The PhD is a higher degree in law, involving a minimum period of study of three years for full-time students and six years for part-time students. Entry is to the degree of Master of Philosophy (M.Phil.) in the first instance, and candidates should upgrade to the PhD programme within 21 months from registration. The degree is awarded on the presentation of a thesis on a specialist legal topic of not more than 80,000 words. The candidate must also pass a viva voce examination.
Although the approach adopted may vary, the work must represent a contribution to knowledge, showing evidence of originality and independent critical power. The candidate must also satisfy the examiners that he or she is well-acquainted with the general field of knowledge to which the subject related. Dissertations must therefore make a significant original contribution to the particular field of learning within which the subject falls.
Applicants for the degree of PhD must submit a synopsis of their proposed research of around 1000 words in length. This should include the title of a broad general area in which you wish to undertake research, and a detailed outline of a specific topic within that field. It should indicate the ways in which you consider that extended scholarly research and analysis in the field will make a significant and original contribution to knowledge. You should also give some indication of the materials you expect to use, where you expect to find them and the methods of analysis you propose to use. The School is able to offer supervision over a wide range of subject areas and research methods.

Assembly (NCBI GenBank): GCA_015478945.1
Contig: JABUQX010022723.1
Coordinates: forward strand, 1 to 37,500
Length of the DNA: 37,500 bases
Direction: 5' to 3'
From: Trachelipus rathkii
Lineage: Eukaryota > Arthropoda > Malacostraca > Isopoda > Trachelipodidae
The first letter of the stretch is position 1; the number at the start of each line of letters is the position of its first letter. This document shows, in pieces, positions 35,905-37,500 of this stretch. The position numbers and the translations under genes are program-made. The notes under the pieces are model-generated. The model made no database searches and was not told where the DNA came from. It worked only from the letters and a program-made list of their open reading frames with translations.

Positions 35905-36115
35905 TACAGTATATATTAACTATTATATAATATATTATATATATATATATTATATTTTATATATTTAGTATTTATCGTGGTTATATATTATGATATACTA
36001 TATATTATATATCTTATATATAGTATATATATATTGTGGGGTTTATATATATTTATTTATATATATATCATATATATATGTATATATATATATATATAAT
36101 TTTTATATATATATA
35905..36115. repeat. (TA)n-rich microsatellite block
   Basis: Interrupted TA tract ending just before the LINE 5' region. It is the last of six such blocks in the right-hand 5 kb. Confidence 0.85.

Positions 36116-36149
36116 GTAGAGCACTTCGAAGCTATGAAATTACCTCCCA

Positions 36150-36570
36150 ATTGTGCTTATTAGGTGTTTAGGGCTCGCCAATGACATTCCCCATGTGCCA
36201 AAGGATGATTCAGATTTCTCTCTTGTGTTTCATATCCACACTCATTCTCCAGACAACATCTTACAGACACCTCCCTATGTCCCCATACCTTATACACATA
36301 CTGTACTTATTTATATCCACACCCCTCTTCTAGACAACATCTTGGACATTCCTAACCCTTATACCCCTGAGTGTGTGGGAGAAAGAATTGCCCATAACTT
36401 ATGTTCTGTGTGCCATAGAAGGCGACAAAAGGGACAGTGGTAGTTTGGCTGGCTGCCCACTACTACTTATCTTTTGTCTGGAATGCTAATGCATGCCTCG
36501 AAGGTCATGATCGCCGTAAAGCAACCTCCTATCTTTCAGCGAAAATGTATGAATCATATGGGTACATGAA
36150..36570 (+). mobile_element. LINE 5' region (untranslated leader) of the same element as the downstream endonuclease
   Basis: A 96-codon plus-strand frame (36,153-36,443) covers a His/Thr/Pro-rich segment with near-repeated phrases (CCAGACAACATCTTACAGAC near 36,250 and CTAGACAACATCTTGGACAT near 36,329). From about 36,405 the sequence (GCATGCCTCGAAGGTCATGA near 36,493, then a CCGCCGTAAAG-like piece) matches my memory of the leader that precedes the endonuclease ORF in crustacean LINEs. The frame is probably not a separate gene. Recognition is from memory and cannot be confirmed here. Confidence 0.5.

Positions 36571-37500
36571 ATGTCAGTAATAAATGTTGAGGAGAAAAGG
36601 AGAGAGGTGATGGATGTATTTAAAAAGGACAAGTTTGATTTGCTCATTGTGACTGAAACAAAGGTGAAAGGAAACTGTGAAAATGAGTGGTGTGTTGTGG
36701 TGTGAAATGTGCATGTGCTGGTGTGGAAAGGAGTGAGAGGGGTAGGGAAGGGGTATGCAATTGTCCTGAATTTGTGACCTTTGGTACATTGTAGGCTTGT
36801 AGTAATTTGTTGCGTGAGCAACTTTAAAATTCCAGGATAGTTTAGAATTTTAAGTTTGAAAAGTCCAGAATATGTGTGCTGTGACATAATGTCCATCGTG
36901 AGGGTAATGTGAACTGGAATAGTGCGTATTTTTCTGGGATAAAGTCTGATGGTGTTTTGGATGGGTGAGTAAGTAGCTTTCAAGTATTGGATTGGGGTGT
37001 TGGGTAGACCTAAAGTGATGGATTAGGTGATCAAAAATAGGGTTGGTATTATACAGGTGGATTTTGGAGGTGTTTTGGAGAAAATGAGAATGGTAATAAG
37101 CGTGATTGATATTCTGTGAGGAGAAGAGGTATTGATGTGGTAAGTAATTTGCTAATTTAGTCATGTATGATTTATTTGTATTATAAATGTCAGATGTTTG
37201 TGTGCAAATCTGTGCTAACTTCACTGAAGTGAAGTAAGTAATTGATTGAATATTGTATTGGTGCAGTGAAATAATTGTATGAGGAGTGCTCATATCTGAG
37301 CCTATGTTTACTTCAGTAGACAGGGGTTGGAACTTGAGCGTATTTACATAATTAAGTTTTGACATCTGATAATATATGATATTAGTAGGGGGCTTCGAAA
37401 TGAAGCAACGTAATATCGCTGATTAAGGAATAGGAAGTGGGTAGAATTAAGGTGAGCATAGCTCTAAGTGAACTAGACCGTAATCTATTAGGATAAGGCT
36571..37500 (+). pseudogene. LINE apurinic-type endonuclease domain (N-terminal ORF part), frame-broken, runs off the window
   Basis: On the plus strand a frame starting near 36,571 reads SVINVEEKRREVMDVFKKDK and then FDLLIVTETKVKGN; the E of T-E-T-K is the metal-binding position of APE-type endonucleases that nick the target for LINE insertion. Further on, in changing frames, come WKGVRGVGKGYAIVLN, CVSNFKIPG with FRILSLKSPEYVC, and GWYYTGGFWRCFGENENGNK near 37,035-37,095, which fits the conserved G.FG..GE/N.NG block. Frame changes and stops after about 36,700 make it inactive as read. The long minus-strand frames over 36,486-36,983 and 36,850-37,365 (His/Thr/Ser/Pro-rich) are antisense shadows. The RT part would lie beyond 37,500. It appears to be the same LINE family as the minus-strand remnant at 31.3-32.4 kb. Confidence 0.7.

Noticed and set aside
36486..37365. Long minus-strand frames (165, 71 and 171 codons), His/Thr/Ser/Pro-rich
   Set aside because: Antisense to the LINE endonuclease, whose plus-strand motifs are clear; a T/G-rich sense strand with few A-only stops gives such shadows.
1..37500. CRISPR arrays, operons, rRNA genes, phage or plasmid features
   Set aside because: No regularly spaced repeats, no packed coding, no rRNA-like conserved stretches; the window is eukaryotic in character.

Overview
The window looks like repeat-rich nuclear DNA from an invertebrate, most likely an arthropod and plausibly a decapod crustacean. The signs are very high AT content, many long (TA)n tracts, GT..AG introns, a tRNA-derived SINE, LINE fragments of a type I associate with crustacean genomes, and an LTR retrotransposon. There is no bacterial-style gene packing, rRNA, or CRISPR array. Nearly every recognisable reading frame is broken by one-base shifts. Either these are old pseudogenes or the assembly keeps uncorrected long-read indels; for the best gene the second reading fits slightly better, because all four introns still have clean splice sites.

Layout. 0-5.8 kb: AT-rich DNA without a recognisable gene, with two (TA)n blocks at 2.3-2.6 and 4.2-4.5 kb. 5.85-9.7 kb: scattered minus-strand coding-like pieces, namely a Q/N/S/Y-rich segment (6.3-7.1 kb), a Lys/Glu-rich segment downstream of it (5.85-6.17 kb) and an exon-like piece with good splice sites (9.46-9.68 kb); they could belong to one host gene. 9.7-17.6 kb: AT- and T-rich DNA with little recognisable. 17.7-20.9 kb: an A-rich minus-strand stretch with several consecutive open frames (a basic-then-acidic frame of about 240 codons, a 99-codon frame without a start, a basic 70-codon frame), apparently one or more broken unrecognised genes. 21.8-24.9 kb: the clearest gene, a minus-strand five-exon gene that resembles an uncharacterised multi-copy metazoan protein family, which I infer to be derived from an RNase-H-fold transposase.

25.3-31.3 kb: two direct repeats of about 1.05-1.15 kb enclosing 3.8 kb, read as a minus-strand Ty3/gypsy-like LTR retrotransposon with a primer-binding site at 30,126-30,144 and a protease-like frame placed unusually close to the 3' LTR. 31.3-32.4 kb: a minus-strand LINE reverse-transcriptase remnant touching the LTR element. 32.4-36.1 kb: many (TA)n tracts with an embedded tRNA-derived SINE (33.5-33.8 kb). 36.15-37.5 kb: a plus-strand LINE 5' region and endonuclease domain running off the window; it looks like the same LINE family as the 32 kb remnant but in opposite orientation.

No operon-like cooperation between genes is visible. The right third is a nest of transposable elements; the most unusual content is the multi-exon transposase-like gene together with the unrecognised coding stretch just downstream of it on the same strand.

Comprehensive support and research training opportunities are available to candidates. Within the School, candidates will become part of the 'primary unit' system which aims to provide support for research students. Research students are also invited to participate in the School of Law's staff seminar programme. The Faculty of Social Science and Law is part of the South West Doctoral Training Centre (SWDTC). The Centre, recognised by the ESRC, provides world-class training opportunities for our research students. This includes specialist units in socio-legal studies.
There are a range of funding opportunities open to successful applications. Information on these opportunities can be found on the Bristol School of Law home page. Research students may be able to undertake some part-time teaching within the School of Law.
There is a thriving postgraduate research community in the Law School. Details about the research currently being carried out by postgraduate researchers in the School can be found here.
For further information please contact Stephanie Dimberline, Postgraduate Senior Admissions Administrator